The former manager of a south Palo Alto neighborhood association has admitted to embezzling tens of thousands of dollars from the group before leaving his position in late January to found a new gym.
Kimball Allen, who resigned as the administrative manager of the Greenmeadow Community Association on Dec. 30, 2010, allegedly used the association's credit card to make personal purchases and then made bogus entries into the association's accounting software to cover up his spending, according to an e-mail the association sent to the community this weekend.
The association estimates that Allen, who was hired in August 2008, embezzled about $70,000.
Allen stayed on through January 2011 to help find and train his replacement and left the association to open a gym in Redwood City, according to the Greenmeadow website. Last Thursday (March 17), he sent a letter to the association acknowledging that "the crimes that I have committed are pathetic and hurtful" and asking members to keep an "open mind."
"I got caught up in a vicious cycle of greed, selfishness and deceit," Kimball wrote in the letter, which was obtained by the Weekly. "My actions cannot be justified and the worst punishment is my own guilt."
Donna Rhoan, who succeeded Allen at the association, was the first person who noticed that something was amiss. Rhoan told the Weekly that Allen held on to his administrative access until Jan. 31, his final day at the association, and spent much of that day cleaning up the data on the association's computer.
She said Allen told her just before leaving that he had ordered checks and equipment. When the items didn't arrive, Rhoan said she e-mailed Allen on Feb. 3 to ask about them. He responded about a week later with a brief e-mail that she described as "snappy" and that didn't provide the information she was seeking.
In another case, Rhoan said she asked Allen about two payments that he signed off on to a new bank. Allen said he made an error.
Rhoan said she also noticed that many of his reported expenses were based on estimates rather than invoices. This included estimates for fitness equipment and for a sand-filtration system meant for a giant swimming pool.
Another red flag was raised when the association received a letter from a bank acknowledging the association's change of address for mailed statements. The fact that the association never requested an address change made her suspicious, Rhoan said.
Rhoan said she alerted the association's board of directors about the financial irregularities just after she noticed them. Association officials initially thought the damage was limited to $5,000 or $7,500, she said, but they soon found other examples of inaccurate accounting.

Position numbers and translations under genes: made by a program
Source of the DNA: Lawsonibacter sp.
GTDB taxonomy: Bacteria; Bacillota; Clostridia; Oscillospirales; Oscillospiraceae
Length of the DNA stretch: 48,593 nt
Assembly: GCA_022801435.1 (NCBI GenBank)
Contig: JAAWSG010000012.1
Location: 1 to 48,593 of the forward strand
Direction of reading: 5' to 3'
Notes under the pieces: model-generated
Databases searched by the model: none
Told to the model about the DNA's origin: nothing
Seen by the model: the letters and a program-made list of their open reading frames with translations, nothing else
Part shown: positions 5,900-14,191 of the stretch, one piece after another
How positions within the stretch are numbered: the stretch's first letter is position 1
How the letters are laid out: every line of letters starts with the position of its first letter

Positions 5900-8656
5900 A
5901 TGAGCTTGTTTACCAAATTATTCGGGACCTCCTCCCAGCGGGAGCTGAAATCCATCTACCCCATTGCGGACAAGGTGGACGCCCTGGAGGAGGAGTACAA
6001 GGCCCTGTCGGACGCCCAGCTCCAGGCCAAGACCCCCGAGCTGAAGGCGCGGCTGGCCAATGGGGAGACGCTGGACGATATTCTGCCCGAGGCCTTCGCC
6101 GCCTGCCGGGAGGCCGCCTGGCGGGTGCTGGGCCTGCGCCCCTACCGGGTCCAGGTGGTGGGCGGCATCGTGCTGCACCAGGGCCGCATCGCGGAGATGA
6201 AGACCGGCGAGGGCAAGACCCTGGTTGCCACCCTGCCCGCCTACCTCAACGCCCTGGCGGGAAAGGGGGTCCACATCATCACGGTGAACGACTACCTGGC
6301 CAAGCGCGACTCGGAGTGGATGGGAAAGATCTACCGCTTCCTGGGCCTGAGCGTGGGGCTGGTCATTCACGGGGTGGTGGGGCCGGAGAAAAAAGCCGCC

"Once we found one error, we began looking through everything," Rhoan said.
Allen could not be reached for comment and did not respond to an e-mail request for interview sent to his gym, ACRO Gymnastics Academy. The phone number listed on the gym's website did not appear to be working Monday.
According to an e-mail that Sean Giffen, president of the Greenmeadow Community Association, sent to association members over the weekend, Allen used the association's credit card to make unauthorized expenditures and then entered "illegitimate entries" for expenses into the association's accounting software to cover the spending.
Giffen told the Weekly the case is still being investigated by the police and declined to provide further details about the embezzlement.
A Palo Alto police spokesperson confirmed Monday that the investigation is ongoing and also declined to comment.
Giffen said he plans to discuss the incident with the Greenmeadow community at a Tuesday night meeting and declined to elaborate "out of respect to the community."
In his e-mail to association members, Giffen said Allen "has admitted to using Greenmeadow funds for personal use" and said the association estimates the embezzled sum to be at about $70,000.
"Illegitimate entries for expenses were being entered into Quickbooks to cover the spending," Giffen wrote in the e-mail.
He said the association would discuss the case Tuesday and inform the community about opportunities to recover the embezzled funds and the steps the board has taken to prevent future embezzlement.
"Our ability to pull together and work through difficult times is awesome," Giffen wrote. "The 2011 board, members from the 2010 board and our finance committee have worked tirelessly in addressing this matter and ensuring that we follow a process moving forward that will minimize financial risk."
Allen began working as the association's administrative manager in August 2008. Giffen announced Allen's resignation on the association's website on Dec. 30, 2010, and called Allen "an asset to our community." He also notified the community about Allen's new gymnastics facility and said Allen "credits the growth he experienced with us to help prepare him for his new endeavor."
Rhoan said Allen's departure wasn't a major surprise to most people. He was known to have other interests, particularly fitness, and it was common knowledge around the association that he would not be staying long term.
Allen, meanwhile, expressed remorse in his letter to the association and pledged to take "full responsibility."
"Words cannot express to you how remorseful I am," he wrote. "I want you to know that I plan on taking full responsibility for my wrong doings and I plan on taking the appropriate legal and emotional steps in resolving the damage that I have done."
Bounded by Alma Street and Charleston Road, the Greenmeadow neighborhood is composed of 22 blocks and about 270 homes. As part of the development, built by Joseph Eichler, the neighborhood contains a community center, swimming pool and park.